The diocese announced July 8 that his episcopal ordination and installation will take place at the Cathedral Basilica of St. John the Baptist, Savannah, on Wednesday, Sept. 23, the feast of St Padre Pio.

In a message to members of the diocese Wednesday, Diocesan Administrator Fr. Daniel F. Firmin wrote: “We are deeply grateful to our Holy Father for this gift to our diocese.”

“How fortunate we are to welcome a seasoned and gifted pastor! In his 22 years of priestly ministry, he has served in parishes, directed souls, and was the campus minister at the University of Central Florida for nearly a decade. His pastoral zeal and concern are immediately evident when meeting him.”

‘It meant a great deal to her’: the Catholic faith of the woman voted ‘greatest Black Briton’

CNA Staff, Jul 8, 2020 / 05:00 am (CNA).- She was voted the “greatest Black Briton.” A statue of her stands opposite the Houses of Parliament. Her heroic life is taught to students in England as part of the National Curriculum. Yet few people know that Mary Seacole was a Catholic convert.

There may be a good reason for that: although the 19th-century businesswoman who cared for wounded British soldiers during the Crimean War is a celebrated figure today, little is known about her journey to Catholicism. 

Jane Robinson, author of a 2004 biography of Seacole, told CNA: “I was unable to find out much about Mary’s Catholic faith myself, but given that she was a convert, I can only assume that it meant a great deal to her.” 

“It’s frustrating that in this, as in many areas of her personal life, information is scant. She obviously considered it to be a private affair.”

Seacole was born in 1805 in Kingston, Jamaica. Her father was a Scottish lieutenant in the British Army and her mother was a Jamaican “doctress” who taught her how to treat illnesses using herbal remedies. 

She traveled to Britain in the 1820s, and worked as a nurse in the Caribbean and in Central America. She treated patients suffering in the cholera epidemic of the time.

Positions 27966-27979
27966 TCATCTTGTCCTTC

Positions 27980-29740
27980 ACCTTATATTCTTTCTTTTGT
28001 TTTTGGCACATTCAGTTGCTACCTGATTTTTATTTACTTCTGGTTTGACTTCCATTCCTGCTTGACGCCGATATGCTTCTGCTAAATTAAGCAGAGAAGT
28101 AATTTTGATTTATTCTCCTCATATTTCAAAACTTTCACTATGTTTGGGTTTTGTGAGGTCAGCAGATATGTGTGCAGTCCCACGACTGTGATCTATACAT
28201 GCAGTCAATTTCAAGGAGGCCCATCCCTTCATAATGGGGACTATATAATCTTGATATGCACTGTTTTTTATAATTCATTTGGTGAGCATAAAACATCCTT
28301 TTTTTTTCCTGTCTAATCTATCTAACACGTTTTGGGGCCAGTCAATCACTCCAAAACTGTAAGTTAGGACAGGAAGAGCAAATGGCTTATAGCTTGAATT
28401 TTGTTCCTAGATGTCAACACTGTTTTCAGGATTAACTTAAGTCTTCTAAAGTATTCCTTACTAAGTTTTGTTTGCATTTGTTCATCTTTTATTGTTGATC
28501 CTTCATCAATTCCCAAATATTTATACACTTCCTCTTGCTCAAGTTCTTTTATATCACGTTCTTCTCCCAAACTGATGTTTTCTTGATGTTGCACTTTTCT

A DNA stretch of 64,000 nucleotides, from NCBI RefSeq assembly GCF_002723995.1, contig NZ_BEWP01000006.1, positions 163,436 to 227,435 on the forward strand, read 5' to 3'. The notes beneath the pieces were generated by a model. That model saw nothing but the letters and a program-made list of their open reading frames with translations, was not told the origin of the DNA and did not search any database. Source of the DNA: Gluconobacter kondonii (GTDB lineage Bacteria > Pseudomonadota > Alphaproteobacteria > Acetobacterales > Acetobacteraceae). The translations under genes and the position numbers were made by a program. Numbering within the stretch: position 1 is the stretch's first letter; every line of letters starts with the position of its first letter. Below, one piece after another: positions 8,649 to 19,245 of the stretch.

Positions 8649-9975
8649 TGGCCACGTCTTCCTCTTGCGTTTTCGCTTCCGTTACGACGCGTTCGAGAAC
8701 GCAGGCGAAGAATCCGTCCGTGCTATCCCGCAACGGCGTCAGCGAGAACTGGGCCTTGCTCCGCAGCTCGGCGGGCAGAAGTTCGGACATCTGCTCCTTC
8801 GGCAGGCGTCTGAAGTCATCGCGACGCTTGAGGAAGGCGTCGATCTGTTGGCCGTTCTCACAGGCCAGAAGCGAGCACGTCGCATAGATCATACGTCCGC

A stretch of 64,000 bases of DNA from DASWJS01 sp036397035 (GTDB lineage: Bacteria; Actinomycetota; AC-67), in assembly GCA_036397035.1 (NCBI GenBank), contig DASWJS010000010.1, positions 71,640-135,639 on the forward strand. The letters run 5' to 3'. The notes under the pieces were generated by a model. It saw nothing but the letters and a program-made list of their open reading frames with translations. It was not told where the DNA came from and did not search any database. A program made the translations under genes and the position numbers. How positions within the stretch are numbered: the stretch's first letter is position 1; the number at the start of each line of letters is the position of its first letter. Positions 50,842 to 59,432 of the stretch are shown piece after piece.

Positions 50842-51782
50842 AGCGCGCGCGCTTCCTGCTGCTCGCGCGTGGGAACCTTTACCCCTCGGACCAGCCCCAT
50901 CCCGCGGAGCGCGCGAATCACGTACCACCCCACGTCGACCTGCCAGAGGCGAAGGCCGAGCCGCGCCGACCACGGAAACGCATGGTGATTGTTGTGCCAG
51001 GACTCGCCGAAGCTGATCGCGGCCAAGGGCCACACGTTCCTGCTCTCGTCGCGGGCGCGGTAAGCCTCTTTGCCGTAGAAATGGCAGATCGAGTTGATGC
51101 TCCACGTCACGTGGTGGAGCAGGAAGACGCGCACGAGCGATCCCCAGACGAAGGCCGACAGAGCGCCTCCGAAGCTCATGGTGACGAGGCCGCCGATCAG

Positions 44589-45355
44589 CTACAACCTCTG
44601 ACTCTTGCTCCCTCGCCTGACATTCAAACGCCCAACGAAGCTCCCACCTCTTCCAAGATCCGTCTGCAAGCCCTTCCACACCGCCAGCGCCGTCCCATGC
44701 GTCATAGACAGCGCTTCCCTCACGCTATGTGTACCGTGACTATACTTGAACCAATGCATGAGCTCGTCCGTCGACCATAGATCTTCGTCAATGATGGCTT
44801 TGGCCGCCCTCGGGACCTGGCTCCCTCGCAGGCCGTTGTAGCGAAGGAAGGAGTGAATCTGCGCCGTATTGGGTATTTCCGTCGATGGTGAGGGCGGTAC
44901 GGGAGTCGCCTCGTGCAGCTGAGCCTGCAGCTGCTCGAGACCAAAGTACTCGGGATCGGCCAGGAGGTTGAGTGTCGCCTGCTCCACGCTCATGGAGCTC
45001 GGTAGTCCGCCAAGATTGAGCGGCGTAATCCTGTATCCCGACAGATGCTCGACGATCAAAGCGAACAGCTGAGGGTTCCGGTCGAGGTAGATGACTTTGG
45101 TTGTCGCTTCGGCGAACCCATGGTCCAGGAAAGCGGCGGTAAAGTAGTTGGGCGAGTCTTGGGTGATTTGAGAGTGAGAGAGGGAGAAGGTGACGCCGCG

When the Crimean War broke out in 1853, Seacole tried to join a contingent of nurses but was refused. She decided to travel independently to set up an establishment called the “British Hotel,” offering “a mess-table and comfortable quarters for sick and convalescent officers.”

Catholic author and broadcaster Joanna Bogle told CNA: “Mary Seacole never sought to be a nurse -- she was a well-to-do business lady who ran a shop selling snacks and sweets to the officers.”

“She was certainly kind and helped sick soldiers, offering them comfort and doing what she could for them, and sometimes offered some of her family remedies, learned from her mother and grandmother in Jamaica.” 

“Above all, she offered the strength of her faith, and the warmth of her heart: there are touching accounts of her holding dying soldiers, and saying ‘Mother is here…’ She became known affectionately as ‘Mother Seacole’ and years later, living in London, would recall with tears the poor dying soldiers whose last hours she had shared.”

When the war ended in 1856, Seacole returned to England with little money and in poor health. Prominent supporters, including the Duke of Wellington and William Howard Russell, war correspondent of the London Times, raised funds on her behalf. 

Fr. Stewart Foster, the archivist of the Diocese of Brentwood in southeast England, told CNA that Seacole was received into the Church in 1860, at the age of 55. It appears that she became a Catholic in England, but because her reception occurred after the publication of her autobiography she left no record of her reasons for embracing the Catholic faith, which was remerging in Britain after centuries of suppression.

When Seacole died in 1881, she was buried in St Mary’s Catholic Cemetery in Kensal Green, northwest London. Her gravestone, which was restored by the Jamaican Nurses Association in 1973, describes her as “A notable nurse who cared for the sick and wounded in the West Indies, Panama and on the battlefields of the Crimea.”

The restoration of her grave was part of a wider rediscovery of her life, which had been all but forgotten in the decades after her death. 

In 2004, Seacole came top of a list of 100 great Black Britons. The poll took place after a BBC series asked viewers to vote for the “100 Greatest Britons,” but no Black people were included in the top 100.

Following the poll, Seacole was the subject of a television documentary, several biographies, and an exhibition at the Florence Nightingale Museum. A portrait was discovered and placed in the National Portrait Gallery in London.

A statue of Seacole was erected in the grounds of St Thomas' Hospital, London, in 2016. The statue, which faces the Palace of Westminster, was believed to be the first of a Black woman identified by name in Britain. 

Reflecting on Seacole’s selfless service during the Crimean War, Bogle said: “I remember reading that when men are dying they often call for their mothers. It is apparently something noted by many nurses over the years.” 

“I am rather moved by the thought of kindly Mother Seacole responding to the cry of a dying soldier, so that at least he felt loved and caressed… and perhaps somewhere in all of that is the thought that surely Our Lady heard their cries.”

Catholic builds a shrine to St. Junipero Serra on the site of destroyed Sacramento statue